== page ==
“I’m going through changes…”

Cue the song by Ozzy Osbourne or Eminem, your pick. Either way, the point is that as my experiences in public health in poor countries develop and as I read more and more broadly (more on that in a second), my career path has diverged from the naive straight path I set for myself a little more than a year ago.

I’ve decided on pursuing an MPH in Global Health Epidemiology. That would serve as the basis for my career and give me two years, in the classroom and in the field, to help me discern exactly what I want to do next. Here are the possibilities, ranked in likelihood of coming to fruition:

1. Get my MPH, and then go on to get a PhD in Medical Anthropology, concentrating on the social factors (political, economic, cultural, etc) that play into the incidence and transmission of infectious disease.

2. Get my MPH, and then go on to medical school and specialize in Infectious Disease.

3. Get my MPH, and then go on to get a PhD in Parasitology or Virology.

4. Just get an MPH and then begin my life’s work.

One might say, ‘Well Mike, you seem to have a pretty well laid out plan. How did you get to where you are today?’ I’d respond with what I touched on earlier, and that is reading. Reading much, in as much depth as possible, and as much breadth as possible. Since I returned home from Nicaragua, I’ve read a few books that have been indispensable in helping me discern my career path (all linked to Amazon.com, I’d recommend all of them if you share some of my interests and aspirations):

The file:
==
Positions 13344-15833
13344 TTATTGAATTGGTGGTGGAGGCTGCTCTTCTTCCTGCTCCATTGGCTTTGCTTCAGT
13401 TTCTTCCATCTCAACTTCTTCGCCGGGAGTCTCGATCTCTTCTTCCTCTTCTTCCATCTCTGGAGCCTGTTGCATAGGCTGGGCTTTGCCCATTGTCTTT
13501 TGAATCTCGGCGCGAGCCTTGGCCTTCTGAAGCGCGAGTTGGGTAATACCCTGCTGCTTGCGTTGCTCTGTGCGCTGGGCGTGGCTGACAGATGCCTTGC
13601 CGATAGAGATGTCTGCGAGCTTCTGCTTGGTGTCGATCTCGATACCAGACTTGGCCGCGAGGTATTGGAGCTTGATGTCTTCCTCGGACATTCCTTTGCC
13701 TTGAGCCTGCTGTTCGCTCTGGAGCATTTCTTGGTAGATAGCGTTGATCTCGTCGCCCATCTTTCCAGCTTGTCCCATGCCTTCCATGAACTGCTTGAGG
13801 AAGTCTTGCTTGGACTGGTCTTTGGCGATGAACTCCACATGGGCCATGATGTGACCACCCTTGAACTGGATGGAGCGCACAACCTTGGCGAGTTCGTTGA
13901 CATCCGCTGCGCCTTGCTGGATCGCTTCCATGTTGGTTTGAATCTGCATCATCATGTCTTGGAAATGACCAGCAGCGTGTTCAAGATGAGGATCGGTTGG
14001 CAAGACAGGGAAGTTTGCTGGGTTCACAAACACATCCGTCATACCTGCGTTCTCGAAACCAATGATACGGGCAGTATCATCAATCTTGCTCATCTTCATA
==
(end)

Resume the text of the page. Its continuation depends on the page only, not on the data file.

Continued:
1. Mountains Beyond Mountains, by Tracy Kidder.
    Without going into too much detail, my eyes were opened to the wonderful model life lived by Dr. Paul Farmer and all the trouble he has gone through in his dedication to alleviating health disparities in some of the world’s poorest countries (Haiti in particular).
  2. Epidemiological Methods: Studying the Occurence of Illness, by Koepsell and Weiss
    A textbook. Yep, a textbook. But how could I say that I wanted to study Epidemiology without familiarizing my brain with some of its fundamentals? Great book though.
  3. The Ghost Map: The Story of London’s Most Terrifying Epidemic–and How It Changed Science, Cities, and the Modern World by Steven Johnson
    A great work of investigating the history of the cholera outbreak of 1854 in London, England. It is also a biography of John Snow, one of the first modern epidemiologists, and a history and commentary on the relationship between urbanism and public health infrastructure.
  4. Infections and Inequalities: The Modern Plagues by Paul Farmer
    The first book I read by the man who has become my role model. Satisfied by intellectual thirst for finding out what is really happening in poor countries like the ones I lived in, and how structural violence, social disparities, and a host of other factors keep the poor underserved and most vulnerable to infection.

And on the long list of books that I have purchased and are sitting on my shelf, waiting to be read:

  1. Pathologies of Power: Health, Human Rights, and the New War on the Poor by Paul Farmer
  2. And the Band Played On: Politics, People, and the AIDS Epidemic, 20th-Anniversary Edition by Randy Shilts
  3. Microcosmos: Four Billion Years of Microbial Evolution by Lynn Margulis and Dorion Sagan
  4. The Illness Narratives: Suffering, Healing, And The Human Condition by Arthur Kleinman
  5. Writing at the Margin: Discourse Between Anthropology and Medicine by Arthur Kleinman

So as you see, I’ve got a firm grip on the steering wheel and know which roads will take me where I want to go, and have the best GPS available: the words of great men and women in print, and those of whom I trust, my friends.

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